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2p could be a tax too far for UK's motorists

2 Jun 08

The deferred fuel tax hike, set to take effect in October, is set to add to the Governmnet's unpopularity

The UK Government last week gave the go-ahead for oil production in two new North Sea fields, which are expected to produce up to 50,000 barrels a day once production reaches its peak. That won’t have much impact, however, on fuel prices at the pumps in the short term.

Also last week we saw hundreds of lorry drivers protesting in London and bringing the M4 to a crawl, over the rising cost of diesel. Road users also have worse to look forward to: changes in vehicle excise duty, set to come into effect next year, will mean hikes of up to £200 in tax for owners of older, less efficient vehicles, and an extra 2p per litre on petrol, deferred from April, is set to be levied from this October.

Critics of the Government point to the fact that higher fuel prices mean a VAT “windfall” which could be used to further defer the increase in fuel duty, or to help out hauliers, pensioners or anyone else particularly badly hit by spiralling energy costs.

Chancellor Alistair Darling is right to say that an increase in one area of tax revenue does not necessarily translate into a net bonus for HM Treasury. Higher fuel prices will hit company profits and the Treasury will lose on corporation tax even if it wins on VAT.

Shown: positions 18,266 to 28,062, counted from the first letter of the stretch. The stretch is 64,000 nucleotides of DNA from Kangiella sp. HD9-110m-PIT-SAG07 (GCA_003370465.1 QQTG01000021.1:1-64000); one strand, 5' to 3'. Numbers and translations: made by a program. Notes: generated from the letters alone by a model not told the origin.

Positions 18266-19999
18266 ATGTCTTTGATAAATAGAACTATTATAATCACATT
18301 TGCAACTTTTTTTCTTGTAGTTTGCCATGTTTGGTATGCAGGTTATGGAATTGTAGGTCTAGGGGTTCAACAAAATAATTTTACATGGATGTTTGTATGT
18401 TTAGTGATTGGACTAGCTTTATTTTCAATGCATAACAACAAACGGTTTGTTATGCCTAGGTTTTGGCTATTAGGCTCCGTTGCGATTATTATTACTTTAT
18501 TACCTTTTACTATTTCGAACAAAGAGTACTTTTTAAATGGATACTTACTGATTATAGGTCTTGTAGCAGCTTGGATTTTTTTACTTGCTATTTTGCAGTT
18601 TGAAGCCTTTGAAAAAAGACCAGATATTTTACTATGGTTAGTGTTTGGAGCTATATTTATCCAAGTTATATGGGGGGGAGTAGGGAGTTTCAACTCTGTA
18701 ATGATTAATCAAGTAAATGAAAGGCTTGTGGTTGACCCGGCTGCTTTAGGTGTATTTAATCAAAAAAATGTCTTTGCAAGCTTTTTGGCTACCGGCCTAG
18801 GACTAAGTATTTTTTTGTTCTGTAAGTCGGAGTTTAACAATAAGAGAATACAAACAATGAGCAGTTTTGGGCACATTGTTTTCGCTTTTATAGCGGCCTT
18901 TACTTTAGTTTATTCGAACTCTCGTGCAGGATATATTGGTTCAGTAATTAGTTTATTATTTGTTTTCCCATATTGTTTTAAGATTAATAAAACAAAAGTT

None the less, the justification for the fuel duty “escalator” is looking fairly shaky. If the idea was to suppress demand for fuel by raising its price, the market itself has achieved that. Fuel costs contribute disproportionately to the “feel bad” factor when prices are rising. They are highly visible – how many other commodities have the prices prominently displayed at the roadside? And rightly or wrongly, they contribute to this Government’s unpopularity.

According to Louis XIV’s finance minister, Jean Baptiste Colbert: “The art of taxation consists in so plucking the goose as to obtain the largest possible amount of feathers with the smallest possible amount of hissing”.

If Alistair Darling cannot find the money from somewhere to further defer the 2p hike in fuel duty, the goose won’t just be hissing. It will be biting back.

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